My favorite Christmas songs will always be the old-timey standards, but I like to explore the newer stuff too.  I make two playlists for the family car every year– one old-school and one more contemporary.  I’m always looking to mix things up, and maybe you are too.  So every day until Christmas I’ll post a “Christmas tune of the day” that you might check out and add to your own custom playlist.

We’ll start off today with “Deck the Halls” from Peter Cetera’s 2004 album You Just Gotta Love Christmas.

Who wasn’t devastated when Peter Cetera left Chicago?  They replaced him with a decent fake Peter Cetera (no offense, Jason Scheff fans), but it could never be the same.  Thankfully, Peter C added a Christmas album to his solo repertoire in 2004.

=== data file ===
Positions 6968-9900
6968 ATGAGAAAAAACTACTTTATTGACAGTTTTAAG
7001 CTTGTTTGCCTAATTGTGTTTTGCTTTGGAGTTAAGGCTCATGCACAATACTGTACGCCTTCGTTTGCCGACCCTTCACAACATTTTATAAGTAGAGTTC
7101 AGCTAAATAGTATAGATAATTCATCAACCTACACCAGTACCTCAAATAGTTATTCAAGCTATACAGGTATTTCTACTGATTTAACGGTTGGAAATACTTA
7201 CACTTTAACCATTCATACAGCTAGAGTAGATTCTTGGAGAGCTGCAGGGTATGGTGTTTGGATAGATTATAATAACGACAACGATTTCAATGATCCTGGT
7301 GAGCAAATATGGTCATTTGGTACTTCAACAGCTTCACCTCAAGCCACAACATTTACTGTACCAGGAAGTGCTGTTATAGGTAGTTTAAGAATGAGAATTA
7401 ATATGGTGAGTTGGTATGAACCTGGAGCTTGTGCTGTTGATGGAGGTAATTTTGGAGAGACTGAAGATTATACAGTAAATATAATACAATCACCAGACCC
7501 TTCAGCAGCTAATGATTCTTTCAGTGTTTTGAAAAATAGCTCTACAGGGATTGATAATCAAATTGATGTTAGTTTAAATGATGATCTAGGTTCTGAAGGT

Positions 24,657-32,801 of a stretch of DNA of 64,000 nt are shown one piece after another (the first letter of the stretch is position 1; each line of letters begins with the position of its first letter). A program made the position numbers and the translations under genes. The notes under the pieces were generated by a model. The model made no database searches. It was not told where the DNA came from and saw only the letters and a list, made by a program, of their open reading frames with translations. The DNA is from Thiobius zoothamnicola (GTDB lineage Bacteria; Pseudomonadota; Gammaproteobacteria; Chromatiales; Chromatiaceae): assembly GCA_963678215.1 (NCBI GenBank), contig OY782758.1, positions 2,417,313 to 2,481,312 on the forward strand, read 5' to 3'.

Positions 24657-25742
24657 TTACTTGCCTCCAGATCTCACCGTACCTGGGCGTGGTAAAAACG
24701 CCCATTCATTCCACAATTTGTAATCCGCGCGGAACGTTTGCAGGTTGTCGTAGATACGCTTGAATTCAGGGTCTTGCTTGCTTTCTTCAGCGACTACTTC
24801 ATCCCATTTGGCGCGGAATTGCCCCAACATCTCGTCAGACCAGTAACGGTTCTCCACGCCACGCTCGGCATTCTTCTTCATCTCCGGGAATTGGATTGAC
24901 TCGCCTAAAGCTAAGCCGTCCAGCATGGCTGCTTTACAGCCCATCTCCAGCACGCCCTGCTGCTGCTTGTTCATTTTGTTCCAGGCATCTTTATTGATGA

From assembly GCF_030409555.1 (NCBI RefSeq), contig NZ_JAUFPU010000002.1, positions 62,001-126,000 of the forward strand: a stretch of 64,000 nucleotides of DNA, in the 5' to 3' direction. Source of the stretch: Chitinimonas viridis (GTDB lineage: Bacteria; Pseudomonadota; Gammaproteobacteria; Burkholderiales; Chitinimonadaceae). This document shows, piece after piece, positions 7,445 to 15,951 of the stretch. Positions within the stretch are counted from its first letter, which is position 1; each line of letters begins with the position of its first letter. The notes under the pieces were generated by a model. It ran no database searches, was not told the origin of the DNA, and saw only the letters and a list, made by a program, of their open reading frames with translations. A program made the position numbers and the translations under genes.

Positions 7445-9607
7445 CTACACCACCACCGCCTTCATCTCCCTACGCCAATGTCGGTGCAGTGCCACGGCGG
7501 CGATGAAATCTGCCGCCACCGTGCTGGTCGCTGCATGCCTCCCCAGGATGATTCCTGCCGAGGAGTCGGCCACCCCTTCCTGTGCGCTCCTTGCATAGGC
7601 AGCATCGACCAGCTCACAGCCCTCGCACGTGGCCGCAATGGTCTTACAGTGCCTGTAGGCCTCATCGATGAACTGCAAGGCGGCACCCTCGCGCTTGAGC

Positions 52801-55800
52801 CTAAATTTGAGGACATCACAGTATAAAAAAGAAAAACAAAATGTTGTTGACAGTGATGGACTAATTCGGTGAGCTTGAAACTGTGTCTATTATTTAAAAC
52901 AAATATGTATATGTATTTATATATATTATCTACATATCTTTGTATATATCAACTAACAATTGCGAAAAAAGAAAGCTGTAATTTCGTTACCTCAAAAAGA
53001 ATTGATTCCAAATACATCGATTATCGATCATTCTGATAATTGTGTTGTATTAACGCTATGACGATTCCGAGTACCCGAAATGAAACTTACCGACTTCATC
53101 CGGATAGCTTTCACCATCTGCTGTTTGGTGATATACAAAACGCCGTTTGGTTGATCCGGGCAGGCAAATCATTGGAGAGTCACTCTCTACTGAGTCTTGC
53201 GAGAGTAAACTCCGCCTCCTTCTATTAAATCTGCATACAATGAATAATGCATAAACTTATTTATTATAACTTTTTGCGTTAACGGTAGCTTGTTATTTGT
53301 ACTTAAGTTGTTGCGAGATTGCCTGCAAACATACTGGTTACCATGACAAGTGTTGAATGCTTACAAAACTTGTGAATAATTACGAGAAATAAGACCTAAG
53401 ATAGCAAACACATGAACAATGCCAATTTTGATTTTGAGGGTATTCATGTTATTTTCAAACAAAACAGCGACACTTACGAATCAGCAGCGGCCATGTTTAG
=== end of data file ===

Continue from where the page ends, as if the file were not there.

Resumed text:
You’ll notice a few things on this album– first, that Cetera’s voice almost eerily defies age.  Seriously, the guy sounds exactly the same in his 60′s as he did in his 20′s.  Oh that we could say the same for Brian Wilson or Bono!  Second, the production on this album is flawless.  Saccharin, like his other post-Chicago stuff, but flawless.  Third, if you listen closely to my favorite track, “Deck the Halls,” you’ll hear vocal goddess Alison Krauss singing background.  Exactly what more could you ask for?

So here’s the Christmas tune for today:  Peter Cetera’s “Deck the Halls”

 
 

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Ghosts of Mercur Cemetery don’t reveal themselves easily